Modern anti-viral medicines bring new hope for HIV carriers in China
○ New treatments mean AIDS is seen as chronic disease just like diabetes
○ China has come a long way in overcoming initial stigma of treating AIDS patients
○ A polyclinical treatment network is being constructed to provide HIV-infected people better lives
In 2017, an 80-year-old HIV-positive man underwent successful cardiac surgery at the Beijing-based Peking University People’s Hospital, under the recommendation of Professor Li Taisheng, the Director of the Infectious Diseases Department in the Peking Union Medical College Hospital (PUMCH).
As one of China’s leading researchers and a renowned clinical specialist in HIV, Li told the Global Times that HIV-positive people’s long term survival has become an important issue in China, now that the disease can be controlled and regulated as a chronic disease. “Now that HIV-infected people’s lives have been largely prolonged, we’re in a dilemma with regards to the treatment of its complications, since specialized infection hospitals are not capable of doing surgeries and patients with infectious diseases have to be treated in specialized infection hospitals,” said Li.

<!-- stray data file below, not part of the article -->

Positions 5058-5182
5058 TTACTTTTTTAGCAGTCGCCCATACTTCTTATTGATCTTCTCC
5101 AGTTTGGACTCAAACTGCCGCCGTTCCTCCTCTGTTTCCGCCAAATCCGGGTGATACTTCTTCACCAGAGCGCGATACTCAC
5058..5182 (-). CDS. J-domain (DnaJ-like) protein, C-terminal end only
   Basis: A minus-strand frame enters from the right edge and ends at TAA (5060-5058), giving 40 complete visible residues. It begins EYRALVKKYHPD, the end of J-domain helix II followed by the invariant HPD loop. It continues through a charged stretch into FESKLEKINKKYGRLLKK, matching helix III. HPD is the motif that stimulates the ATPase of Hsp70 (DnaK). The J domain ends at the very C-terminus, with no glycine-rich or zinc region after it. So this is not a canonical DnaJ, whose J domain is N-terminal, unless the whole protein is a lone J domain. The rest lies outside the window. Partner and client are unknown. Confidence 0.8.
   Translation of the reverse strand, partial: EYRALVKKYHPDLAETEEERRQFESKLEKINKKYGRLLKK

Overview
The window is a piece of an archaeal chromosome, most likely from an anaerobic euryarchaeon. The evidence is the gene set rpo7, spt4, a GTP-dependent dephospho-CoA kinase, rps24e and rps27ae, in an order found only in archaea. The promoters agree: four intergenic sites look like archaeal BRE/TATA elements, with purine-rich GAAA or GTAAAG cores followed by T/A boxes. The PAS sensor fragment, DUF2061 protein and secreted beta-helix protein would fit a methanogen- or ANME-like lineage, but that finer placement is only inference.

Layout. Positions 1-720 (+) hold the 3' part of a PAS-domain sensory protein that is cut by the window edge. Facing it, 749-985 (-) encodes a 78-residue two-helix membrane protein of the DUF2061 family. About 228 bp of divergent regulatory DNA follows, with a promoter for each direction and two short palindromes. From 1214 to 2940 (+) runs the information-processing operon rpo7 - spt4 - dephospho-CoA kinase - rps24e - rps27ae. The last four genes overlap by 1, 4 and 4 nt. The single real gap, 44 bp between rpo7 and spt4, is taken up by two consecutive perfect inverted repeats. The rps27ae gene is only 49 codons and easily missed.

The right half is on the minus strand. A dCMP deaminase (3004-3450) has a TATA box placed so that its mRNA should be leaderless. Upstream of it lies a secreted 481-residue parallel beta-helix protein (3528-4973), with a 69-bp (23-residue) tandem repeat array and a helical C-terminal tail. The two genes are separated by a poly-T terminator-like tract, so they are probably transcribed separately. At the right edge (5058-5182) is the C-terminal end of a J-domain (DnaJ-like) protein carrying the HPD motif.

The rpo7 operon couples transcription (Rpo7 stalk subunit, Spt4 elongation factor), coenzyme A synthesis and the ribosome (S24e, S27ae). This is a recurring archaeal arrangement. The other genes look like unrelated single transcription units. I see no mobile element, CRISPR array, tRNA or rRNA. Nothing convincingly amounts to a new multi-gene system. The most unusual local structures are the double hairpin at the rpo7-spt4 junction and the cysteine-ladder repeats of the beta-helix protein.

From lethal to chronic
In 2017, more than 610,000 HIV-positive people received anti-viral treatment, compared to 171,000 in 2012, with a coverage rate of 80.4 percent and a success rate of above 90 percent, according to China’s Health Commission.
Li announced proudly at a China-French medical seminar that AIDS has now become a chronic disease like high blood pressure and diabetes. An HIV patient can now survive for decades if he or she keeps taking medication.
Li worked at PUMCH as an intern in 1983 and became a doctor at the hospital the next year. In July 1985, PUMCH accepted China’s first HIV-positive patient. “A batch of patients died every couple of months, since there was no medicine for the disease in the world,” Li said. “Our hands were tied. We could only watch our patients die.”